Re: tech miracles of the year 2000 as seen from 1950

From: Spike Jones (
Date: Sun May 13 2001 - 16:31:20 MDT wrote:

> Wow, so much for analysis and prognostication. Basically, the article
> suggests that the technological forecasting is always wrong and always
> hideously, overly optimistic.

Tech prognostication is optimistic always in the short term,
laughably pessimistic always in the long term.

Consider further that predictions tend toward optimism when
there is a lot of attention focussed on a situation that is rapidly
changing. One can make a lot of "money" in ideas futures by
understanding this phenomenon. Consider the price curve of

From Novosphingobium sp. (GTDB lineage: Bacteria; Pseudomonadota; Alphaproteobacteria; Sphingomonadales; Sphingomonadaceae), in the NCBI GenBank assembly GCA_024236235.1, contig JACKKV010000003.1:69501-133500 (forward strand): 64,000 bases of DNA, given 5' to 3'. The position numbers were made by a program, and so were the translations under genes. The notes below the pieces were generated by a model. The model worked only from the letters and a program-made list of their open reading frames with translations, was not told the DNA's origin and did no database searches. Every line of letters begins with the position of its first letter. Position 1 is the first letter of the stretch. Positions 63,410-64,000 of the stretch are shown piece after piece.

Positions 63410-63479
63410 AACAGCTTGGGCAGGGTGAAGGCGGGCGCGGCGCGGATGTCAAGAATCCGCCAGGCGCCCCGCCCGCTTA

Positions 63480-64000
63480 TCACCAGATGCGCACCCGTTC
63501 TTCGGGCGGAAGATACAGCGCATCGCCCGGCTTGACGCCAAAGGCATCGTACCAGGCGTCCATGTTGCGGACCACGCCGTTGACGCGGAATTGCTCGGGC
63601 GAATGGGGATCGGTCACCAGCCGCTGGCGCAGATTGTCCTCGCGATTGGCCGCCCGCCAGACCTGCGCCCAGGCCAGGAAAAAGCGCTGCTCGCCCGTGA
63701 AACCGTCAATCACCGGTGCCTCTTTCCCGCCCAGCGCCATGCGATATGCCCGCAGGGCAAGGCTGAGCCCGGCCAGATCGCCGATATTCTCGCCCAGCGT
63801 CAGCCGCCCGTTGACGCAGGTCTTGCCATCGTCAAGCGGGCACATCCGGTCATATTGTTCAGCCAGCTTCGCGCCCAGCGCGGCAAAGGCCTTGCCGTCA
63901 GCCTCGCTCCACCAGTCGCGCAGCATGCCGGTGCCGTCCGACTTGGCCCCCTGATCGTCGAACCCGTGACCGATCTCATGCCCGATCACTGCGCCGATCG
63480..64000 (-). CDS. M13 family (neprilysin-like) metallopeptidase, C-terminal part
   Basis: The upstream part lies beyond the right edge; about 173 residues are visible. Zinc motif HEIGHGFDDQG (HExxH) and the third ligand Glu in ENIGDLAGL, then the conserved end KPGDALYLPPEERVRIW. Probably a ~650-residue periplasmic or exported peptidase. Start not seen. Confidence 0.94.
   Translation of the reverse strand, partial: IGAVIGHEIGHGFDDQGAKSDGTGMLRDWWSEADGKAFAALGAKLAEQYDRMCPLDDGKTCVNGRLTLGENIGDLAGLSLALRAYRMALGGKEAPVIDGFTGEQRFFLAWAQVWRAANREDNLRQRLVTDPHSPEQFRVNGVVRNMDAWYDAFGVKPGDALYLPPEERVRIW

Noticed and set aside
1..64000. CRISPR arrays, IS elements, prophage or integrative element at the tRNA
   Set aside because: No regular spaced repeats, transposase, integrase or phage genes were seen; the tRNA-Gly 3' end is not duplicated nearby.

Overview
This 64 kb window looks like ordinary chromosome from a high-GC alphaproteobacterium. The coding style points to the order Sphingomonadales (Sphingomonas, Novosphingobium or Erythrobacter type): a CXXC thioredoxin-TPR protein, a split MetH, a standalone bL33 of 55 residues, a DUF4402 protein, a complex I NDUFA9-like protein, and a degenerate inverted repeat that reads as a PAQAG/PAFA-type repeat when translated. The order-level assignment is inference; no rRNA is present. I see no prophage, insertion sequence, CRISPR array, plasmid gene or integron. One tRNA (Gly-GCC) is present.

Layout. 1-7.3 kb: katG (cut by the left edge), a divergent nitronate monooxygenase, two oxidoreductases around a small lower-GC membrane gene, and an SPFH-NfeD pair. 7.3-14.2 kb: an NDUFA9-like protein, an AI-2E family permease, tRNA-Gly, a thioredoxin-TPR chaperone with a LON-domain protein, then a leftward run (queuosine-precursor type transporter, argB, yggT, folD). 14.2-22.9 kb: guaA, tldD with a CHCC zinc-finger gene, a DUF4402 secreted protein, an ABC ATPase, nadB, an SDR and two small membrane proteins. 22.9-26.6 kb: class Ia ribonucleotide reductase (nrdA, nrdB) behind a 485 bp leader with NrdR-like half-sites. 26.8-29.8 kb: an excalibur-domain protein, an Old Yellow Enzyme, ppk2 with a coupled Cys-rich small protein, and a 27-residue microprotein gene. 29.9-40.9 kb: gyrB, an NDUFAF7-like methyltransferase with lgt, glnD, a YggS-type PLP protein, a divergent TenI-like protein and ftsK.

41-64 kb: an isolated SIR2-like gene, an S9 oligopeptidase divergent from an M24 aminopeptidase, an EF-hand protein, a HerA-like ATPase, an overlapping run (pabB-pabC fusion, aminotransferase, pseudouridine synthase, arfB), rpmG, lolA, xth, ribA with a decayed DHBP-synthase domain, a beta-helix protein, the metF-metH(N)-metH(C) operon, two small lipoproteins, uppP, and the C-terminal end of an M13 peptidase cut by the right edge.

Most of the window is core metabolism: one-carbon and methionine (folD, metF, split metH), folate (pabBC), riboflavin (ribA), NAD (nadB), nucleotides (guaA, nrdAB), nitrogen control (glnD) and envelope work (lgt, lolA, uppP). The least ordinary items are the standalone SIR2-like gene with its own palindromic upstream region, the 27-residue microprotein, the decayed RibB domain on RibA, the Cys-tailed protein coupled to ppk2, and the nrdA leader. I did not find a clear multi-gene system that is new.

the meme "computer defeats world chess champion." Over
the years, the price of this meme went way up each time there
was a match, even when the experts were pretty much unanimous
that the human would win. Drawing attention to the question
caused optimism that the computer would pull an upset. It
did so, by the way, in spite of the expert's predictions, in 1997.

A more interesting question now would be: when might an
ordinary desktop computer (under $2k U.S), running commercial
chess software (under $200 U.S) defeat the reigning world
champion under match conditions? Do you notice that the top
grandmasters are no longer reporting their results against the
best software? I suspect that it is scalping them on a regular
basis these days. That day of the $2k chess champion is nearly
upon us as the software evolves and the hardware just keeps
Moore-ing along. spike

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